Join Paul Taggart for an in-depth discussion in this video Taking a portrait of the subject, part of Shooting a Photo Essay: An Artist at Work.
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So I really want to do a portrait of Kevin, something a little bit more formal, a little bit more staged. And right now with the sun the way it is it's at one of the best times of day for me to do this because I've got some interesting light. But it's also one of the worst times of day to be doing it because that light is going to go down below the horizon here any minute and I haven't organizaed anything yet. So I've got a lead on a guy who can run this forklift. And I want to use this forklift to get up high, and shoot down for a different vantage point of Kevin. So he's surrounded by all these really cool rocks we got out here. but I've only got a couple minutes to do this.
So I gotta kind of get on the ball and make this thing happen. (SOUND). Cool. >>Probably want to stand on there. (SOUND). >> Or that. >>That's better. >> So environmental portraits are any time you have a subject that you're shooting and you put them within a space that usually says something about that character, or about that person. and with Kevin it was obvious, you know, I want to put him with his raw materials. When I'm shooting a story, I try to include a whole different range of types of photography.
Whether it's landscape or portraiture or environmental portraiture or detail shots or macro photography. Just so you get a whole variety of images that you can play with later. So I usually almost always include an envirionmental portrait. And I'd actually say in my work life about 80% of the work that I do is environmental portrait based stuff for editorial publications. So, it's something if you aren't already doing, you should be learning how to do and just get as fascinated with it as I am. because there's nothing than better than, like, finding a really interesting person and putting them in their really interesting space.
All right, so, we've lost the light over here so let's come over here where these rocks are. I think I was about 10 minutes behind on the light that I wanted. but that's no reason to just scrap the shoot. so I still did it, and we just kind of worked around it, and I had him stand in a different place than I really would have wanted him to. but the great things about cool creative people is they kind of make the, the moment happen. And so, I mean, I told Kevin to stand in one place. And then I turn around, next thing I know, he's climbing up the side of the rock. And he's jumping on top of things, and he's walking around. And what he was doing in the places he was standing was way more interesting than the light ever would have been.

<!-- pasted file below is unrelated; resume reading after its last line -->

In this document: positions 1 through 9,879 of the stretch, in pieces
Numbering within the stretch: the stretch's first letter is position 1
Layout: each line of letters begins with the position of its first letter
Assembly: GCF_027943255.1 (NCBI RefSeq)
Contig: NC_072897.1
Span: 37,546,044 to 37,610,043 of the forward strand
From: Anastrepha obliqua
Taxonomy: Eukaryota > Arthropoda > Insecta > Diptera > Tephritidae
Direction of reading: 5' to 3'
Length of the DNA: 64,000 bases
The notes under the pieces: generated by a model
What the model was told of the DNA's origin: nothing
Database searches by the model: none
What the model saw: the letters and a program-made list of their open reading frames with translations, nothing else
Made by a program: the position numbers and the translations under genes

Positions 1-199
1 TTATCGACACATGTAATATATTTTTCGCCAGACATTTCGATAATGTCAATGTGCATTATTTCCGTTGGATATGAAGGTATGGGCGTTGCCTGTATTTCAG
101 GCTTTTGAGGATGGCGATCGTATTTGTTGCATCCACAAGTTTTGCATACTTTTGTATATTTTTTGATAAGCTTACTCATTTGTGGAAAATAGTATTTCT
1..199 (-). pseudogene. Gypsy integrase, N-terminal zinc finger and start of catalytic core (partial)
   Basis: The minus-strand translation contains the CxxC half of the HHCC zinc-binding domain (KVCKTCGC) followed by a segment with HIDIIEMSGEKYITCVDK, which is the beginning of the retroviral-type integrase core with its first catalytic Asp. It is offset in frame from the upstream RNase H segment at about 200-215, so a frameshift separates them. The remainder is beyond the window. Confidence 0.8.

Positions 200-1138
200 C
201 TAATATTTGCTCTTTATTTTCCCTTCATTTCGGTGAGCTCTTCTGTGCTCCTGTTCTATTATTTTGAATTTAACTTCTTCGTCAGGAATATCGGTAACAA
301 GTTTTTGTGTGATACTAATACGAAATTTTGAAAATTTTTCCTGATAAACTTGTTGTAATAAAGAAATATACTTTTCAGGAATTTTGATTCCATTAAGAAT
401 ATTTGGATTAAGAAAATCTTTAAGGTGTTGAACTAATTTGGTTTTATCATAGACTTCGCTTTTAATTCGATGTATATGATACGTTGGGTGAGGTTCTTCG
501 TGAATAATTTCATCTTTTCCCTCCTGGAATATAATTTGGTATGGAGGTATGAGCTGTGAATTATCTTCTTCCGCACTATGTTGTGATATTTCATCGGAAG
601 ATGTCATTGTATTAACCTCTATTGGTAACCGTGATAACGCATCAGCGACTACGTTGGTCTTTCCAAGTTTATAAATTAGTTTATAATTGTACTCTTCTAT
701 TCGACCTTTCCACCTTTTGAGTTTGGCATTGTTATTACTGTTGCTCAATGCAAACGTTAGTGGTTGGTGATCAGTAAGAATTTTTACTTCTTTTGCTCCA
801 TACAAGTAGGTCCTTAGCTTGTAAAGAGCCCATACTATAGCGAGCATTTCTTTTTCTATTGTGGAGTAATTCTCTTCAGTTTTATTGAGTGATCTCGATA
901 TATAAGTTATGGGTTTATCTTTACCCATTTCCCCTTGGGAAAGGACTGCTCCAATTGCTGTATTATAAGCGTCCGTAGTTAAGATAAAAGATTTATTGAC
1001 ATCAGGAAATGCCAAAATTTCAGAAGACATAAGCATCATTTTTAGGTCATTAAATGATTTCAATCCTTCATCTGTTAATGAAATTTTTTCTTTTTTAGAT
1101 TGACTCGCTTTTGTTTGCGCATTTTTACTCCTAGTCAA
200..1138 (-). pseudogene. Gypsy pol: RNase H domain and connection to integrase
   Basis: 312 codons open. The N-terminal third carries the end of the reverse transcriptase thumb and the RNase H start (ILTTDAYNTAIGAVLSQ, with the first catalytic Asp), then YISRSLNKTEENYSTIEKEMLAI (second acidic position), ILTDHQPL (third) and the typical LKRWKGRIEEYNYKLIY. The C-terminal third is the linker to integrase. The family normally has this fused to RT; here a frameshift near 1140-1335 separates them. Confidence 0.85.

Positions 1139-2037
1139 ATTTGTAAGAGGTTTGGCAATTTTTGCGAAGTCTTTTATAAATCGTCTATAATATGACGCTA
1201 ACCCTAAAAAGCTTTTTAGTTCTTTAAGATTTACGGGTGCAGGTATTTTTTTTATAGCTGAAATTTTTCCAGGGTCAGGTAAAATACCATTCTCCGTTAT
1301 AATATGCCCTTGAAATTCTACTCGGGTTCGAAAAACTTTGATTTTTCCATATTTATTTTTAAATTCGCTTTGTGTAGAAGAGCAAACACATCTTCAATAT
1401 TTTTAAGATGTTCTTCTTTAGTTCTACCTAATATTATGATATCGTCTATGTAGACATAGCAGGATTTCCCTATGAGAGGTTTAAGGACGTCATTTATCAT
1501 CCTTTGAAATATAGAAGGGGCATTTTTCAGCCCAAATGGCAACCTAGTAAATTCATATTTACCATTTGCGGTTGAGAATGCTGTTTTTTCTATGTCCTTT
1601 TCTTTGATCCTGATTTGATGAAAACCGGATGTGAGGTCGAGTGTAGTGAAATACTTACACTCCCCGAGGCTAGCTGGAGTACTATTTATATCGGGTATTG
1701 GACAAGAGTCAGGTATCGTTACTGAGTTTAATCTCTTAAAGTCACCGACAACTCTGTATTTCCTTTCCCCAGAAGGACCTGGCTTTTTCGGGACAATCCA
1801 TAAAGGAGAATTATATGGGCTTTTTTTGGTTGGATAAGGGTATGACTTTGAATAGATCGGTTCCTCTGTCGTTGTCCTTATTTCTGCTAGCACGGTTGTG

And so you know, you, it's nice to have an idea what you're going to do, but then when the moment starts happening, you just run with it, and great things are going to happen. (SOUND) Do me a favor and look out over there again. Perfect. A note about sort of the process here is this morning I was walking around here doing the tour, and I saw a bunch of cool rocks. I'm like that's neat, and I saw a forklift and I'm like that looks cool. And it's like if you have access to these things you might as well use them. so sometimes it's worth taking a little bit of a risk and climbing up on a forklift and having it go all the way as high as it can.
You know, be as safe as you can but it's a whole new vantage point and that's one of those things. That's like sometimes you want to kneel down to shoot and if you can get high and you have access to a forklift you use it. And you're going to get more interesting shots and more dynamic images that people are going to relate to. and also the great thing about having the vantage point up there is we really get to see Art City which really is like a city. You've got all these little sort of village spaces that people are working. And from up there you can really see that. so I think it was a success, and the great thing about having a subject for two days is if it wasn't the sun is going to go down again tomorrow and we can try it again.
I think we got it. That was great, I appreciate it.
Paul, whose work has appeared in publications such the New York Times and National Geographic, shares insights into how he prepares for an assignment, how he engages his subject, and how he takes advantage of unpredictable and unforeseen situations. The course concludes with a look at how the final essay might be sequenced and distributed.